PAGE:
Her machinery was new, and sufficient time for its reliable adjustment had not been afforded when she was sent to cooperate in the attack upon Baton Rouge on the 7th instant. On the following day, in the face of a greatly superior force, when within 5 miles of her destination, some derangement of her machinery occurred, when she was at once attacked by a large force of the enemy and, hopeless of escape, her crew destroyed her.

A court of inquiry, to report upon the facts involved in the destruction of the Virginia, by the order of her commanding officer, Flag-Officer Tattnall, and which court he asked for, having expressed an opinion against the necessity of such destruction, I had charges preferred against him therefor, and he was tried by a court-martial, which he also applied for. Upon a full examination of the case the court granted him an honorable acquittal.
The same court was ordered to report upon the facts involved in the destruction of the Mississippi, and expressed the opinion "that the destruction was necessary to prevent her from falling into the hands of the enemy." 

The abandonment of Norfolk stripped us not only of a vast amount of valuable property and building material, but deprived us of our only dry dock and of tools which are not found and can not be replaced or made in the Confederacy.
Upon the destruction of the Virginia, her officers and crew were placed at Drewry's Bluff, under the command of Commander Farrand, and the defenses at that point were committed to him. Aided by a small military force, and the able assistance of the Engineer Corps, the river was obstructed and batteries of heavy navy guns were established.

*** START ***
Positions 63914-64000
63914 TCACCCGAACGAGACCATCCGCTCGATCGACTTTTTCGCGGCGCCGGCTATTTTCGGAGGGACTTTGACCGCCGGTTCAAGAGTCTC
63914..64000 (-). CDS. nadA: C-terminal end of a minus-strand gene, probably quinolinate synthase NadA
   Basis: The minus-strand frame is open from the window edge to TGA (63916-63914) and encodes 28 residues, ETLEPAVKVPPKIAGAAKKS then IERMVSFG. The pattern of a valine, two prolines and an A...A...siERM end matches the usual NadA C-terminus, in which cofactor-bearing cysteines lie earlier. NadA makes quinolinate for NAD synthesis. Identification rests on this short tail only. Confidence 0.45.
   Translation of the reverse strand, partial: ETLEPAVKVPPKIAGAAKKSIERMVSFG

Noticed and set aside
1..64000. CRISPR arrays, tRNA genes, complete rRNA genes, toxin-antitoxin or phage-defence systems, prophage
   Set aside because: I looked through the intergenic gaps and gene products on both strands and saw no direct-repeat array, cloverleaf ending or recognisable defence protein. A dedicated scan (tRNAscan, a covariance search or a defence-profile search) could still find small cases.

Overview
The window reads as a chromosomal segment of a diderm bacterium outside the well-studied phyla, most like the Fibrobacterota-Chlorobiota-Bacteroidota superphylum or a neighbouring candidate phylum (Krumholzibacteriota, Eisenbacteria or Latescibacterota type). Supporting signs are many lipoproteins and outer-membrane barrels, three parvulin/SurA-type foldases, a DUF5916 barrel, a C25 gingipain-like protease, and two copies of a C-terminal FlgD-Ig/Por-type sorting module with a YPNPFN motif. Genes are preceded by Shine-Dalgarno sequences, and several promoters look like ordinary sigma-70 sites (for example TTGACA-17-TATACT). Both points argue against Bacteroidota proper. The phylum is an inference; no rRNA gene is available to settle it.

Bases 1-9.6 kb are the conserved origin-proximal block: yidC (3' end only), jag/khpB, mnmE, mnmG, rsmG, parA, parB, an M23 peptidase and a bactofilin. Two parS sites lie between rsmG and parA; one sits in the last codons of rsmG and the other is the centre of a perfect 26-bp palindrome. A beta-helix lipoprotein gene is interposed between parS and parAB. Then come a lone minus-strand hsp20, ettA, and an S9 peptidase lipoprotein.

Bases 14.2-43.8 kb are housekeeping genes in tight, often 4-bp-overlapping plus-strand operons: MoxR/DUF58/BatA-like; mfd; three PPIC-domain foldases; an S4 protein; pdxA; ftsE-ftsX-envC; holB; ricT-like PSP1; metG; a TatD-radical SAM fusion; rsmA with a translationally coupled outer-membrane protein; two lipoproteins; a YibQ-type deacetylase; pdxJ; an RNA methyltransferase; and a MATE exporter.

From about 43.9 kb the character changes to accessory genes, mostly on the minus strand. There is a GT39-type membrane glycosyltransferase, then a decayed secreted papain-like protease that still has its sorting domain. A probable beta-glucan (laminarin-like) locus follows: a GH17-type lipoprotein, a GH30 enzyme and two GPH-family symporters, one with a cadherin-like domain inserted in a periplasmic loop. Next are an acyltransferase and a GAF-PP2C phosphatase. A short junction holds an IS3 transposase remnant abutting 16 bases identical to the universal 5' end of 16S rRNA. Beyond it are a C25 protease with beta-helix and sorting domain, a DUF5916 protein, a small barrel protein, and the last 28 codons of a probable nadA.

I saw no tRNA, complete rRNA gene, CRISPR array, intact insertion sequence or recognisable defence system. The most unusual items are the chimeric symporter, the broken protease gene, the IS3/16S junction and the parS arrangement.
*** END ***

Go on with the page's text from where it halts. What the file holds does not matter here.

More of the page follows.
On the 15th of May this position was attacked by the enemy's two ironclad sloops of war, Galena and Monitor, and two steam gunboats, within a distance of about 400 yards. After a severe contest of two hours, the enemy's ships slipped their cables and ran down the river, the Galena on fire and with 17 shot through her iron armor. The conduct of the officers and men in this gallant affair justified the confidence of the country and sustained the honor of the service. Commander Farrand's report,(*) marked E, is appended.

In June Lieutenant Commanding Joseph Fry, in the gunboat Maurepas, sunk his vessel in White River near St. Charles, to obstruct the passage of the enemy's vessels and placed his battery on shore. In this position he was attacked on the 19th of June by two ironclad gunboats, and after a severe action of two hours he beat them off and destroyed the largest of the enemy's ships, the Mound City, and a great portion of her crew. He was then attacked by a land force of 1,500 men and his battery was captured. Lieutenant Fry, who behaved with great gallantry, was severely wounded and made prisoner, and no official report has yet been received from him.
On the 25th of March the gunboat Pamlico, Lieutenant Commanding Dozier, engaged the U. S. gunboat New London, and on the 4th of April, the Carondelet, Lieutenant Commanding Gwathmey, with the aid of the Oregon and Pamlico, engaged three of the enemy's gunboats. Both engagements occurred near Pass Christian and were without material results.

Cruising ships, constructed in Europe, are now in commission, and heavy ironclad vessels are being constructed at home and abroad, and all the means available for this purpose are employed.

The want of expert workmen is felt in every workshop, public and private, some of which have had to discontinue operations, while others are employing only a third or a half their productive capacity.
The want of expert mechanics and of iron and the absence of tools and workshops for such work as heavy ironclad ships require, greatly curtail the ability of the Confederacy in the construction of this class of vessels.